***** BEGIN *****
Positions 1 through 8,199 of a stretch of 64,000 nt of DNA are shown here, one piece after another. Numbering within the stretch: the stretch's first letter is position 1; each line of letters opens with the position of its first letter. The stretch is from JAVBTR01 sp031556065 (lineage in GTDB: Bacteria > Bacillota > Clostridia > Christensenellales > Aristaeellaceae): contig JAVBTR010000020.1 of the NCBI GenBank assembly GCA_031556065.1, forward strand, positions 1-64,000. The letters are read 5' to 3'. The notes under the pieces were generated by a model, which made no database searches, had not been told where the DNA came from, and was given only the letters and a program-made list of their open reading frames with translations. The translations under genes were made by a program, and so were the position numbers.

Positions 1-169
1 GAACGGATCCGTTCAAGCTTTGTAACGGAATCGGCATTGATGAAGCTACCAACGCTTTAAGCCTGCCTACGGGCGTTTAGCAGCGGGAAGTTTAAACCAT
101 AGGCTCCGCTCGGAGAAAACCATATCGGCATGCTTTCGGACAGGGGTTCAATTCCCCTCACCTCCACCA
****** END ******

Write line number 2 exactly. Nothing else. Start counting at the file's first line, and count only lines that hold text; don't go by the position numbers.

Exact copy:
Positions 1-169